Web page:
will be in Marathon 4/2-4/9...the last time I was in the keys was about 10 years ago. I was in Big Pine key and fished the back country exclusively (My Uncle was very prone to seasickness and was afraid to go out on the reef, lol)...anyway, I seem to remember bouncing small home made bucktail jigs, tipped with cut fresh shrimp, along the bottom for snapper. We caught trout and many other fish as a bycatch but were targeting snapper.
I have a box full of 1/4 - 1/2 ounce jig heads, and am sitting here getting very frustrated tying buck tail onto them. I've never done this before. Is the hair necessary for catching the snapper in the backcountry? Or could you just tip a bare jig head with shrimp and catch just as well? Is Marathon backcountry fishing as good as the lower keys? I am happy with a cooler full of just legal sized snapper.
Thnks for the help!!
I took a back country trip with a guide and we just tipped the jig head with shrimp and it worked fine. I believe we used pink and chartreuse heads. Also used gulp shrimp as well as frozen shrimp. They both caught fish. A chum bag helped us to lure them in.
Good luck and tight lines!
I've only fished in the lower Keys backcountry, but I don't think snapper will be that different up the Keys. We have been to Key West the past few years, and will be there in April (can't wait).
We use plain jig heads with Gulp shrimp (3" New Penny), 1/8 oz to 1/4 oz for grass flats up to 8 ft or so.
We also use yellow pompano jigs 1/2 or 5/8 oz, which get down deeper like in the channels, and I think the yellow helps if the water is a little murky. They work on the deeper flats also, but get a bit more grass on them since they're heavier. We also tip these w/ the Gulp shrimp. Bass Pro sells the pompano jigs. A couple of the reviews on Bass Pro web site say they fall apart easily but that has not been my experience...maybe they got a bad batch.
Of course you can tip the jigs with real shrimp too, but I find it more convenient and less messy to use the Gulp, and they eat it like it's real, but they'll tear it up so it gets expensive. It's best to find jig heads with good retaining barbs, because they will pull your Gulp down on the hook, and you want it straight so it doesn't twist in the current.
We also use 5" chartruese Gulp jerk shads on 1/4 oz jig heads, which works well for jacks, groupers, and larger snappers, and maybe a cuda or two...although everything could hit the jigs, a faster bait works better for jacks and cudas.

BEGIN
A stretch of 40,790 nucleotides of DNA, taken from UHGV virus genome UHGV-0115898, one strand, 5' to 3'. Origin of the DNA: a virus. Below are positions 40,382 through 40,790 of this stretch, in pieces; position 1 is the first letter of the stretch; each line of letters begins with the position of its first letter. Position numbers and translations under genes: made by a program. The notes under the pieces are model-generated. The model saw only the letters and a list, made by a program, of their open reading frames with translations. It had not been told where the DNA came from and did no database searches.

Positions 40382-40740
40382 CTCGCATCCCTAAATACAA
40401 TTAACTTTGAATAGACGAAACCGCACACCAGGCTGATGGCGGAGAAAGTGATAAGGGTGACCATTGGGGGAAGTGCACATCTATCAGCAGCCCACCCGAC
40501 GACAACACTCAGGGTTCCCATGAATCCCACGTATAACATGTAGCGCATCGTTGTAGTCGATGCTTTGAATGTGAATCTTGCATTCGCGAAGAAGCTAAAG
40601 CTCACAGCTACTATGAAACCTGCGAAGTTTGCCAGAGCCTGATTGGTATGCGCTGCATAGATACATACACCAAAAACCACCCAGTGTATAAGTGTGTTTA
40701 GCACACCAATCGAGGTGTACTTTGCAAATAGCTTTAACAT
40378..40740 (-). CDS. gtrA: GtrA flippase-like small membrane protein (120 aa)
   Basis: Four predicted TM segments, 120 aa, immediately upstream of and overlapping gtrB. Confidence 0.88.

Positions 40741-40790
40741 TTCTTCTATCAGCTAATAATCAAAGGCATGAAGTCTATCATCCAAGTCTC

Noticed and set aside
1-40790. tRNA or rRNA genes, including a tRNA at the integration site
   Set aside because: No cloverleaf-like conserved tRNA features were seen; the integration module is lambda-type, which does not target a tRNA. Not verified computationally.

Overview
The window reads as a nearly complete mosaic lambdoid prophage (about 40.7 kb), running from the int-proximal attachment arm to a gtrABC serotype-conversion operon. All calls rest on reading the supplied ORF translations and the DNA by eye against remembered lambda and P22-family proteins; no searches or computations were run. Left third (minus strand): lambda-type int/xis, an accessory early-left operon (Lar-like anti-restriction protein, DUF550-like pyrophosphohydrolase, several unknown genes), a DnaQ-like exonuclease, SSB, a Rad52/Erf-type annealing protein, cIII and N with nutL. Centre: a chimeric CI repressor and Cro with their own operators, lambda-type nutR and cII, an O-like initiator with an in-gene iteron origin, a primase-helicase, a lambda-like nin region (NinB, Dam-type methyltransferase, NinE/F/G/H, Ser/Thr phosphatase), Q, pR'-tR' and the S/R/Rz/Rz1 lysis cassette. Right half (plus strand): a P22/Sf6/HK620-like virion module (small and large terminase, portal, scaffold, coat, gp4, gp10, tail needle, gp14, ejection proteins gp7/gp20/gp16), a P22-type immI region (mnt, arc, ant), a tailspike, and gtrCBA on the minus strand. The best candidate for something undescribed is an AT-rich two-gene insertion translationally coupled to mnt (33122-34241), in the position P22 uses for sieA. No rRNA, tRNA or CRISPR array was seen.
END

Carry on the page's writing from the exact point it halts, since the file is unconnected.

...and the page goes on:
We don't use chum...we drift to cover more water, but use the trolling motor to control the drift. If you don't have a trolling motor it might be easier to anchor and chum.
This year is warmer than normal so the cooler water species such as pompano, ladyfish, and bluefish will probably be long gone. Not sure about trout. If it's anything like the lower Keys, mangrove snappers will be very plentiful. Mangrove snappers relate heavily to structure so if you find any mangrove root shorelines, shallow water wrecks, rocks, bridges, ledges, they will be all over it. May even luck into a mutton snapper especially around the mouths of channels. Although groupers are out of season, they're still fun and you may catch blacks, gags, and/or goliaths if you find any good structure. Red groupers will be more scattered like on the floors of the channels. This warm season should be great for tarpon too, if you're into that.
Way more info than you asked for, but as you can tell I'm pumped to go down there.
Opening night and chartreuse 5" Bass Assasins or BKDs work work fine on plain jigheads. Cheaper and last longer than Gulp baits.
Thanks for the replies and the detail of your info. It is much appreciated!! Stay tuned for lots of pics!
I've fished in the Keys once, and that was with flies.
This won't answer your question, but what problems are you having with tying bucktail? I've been tying for a long time. Perhaps I can offer some tips to help you. If you have other uses for the bucktail dressed jigs, it's not a bad thing to learn.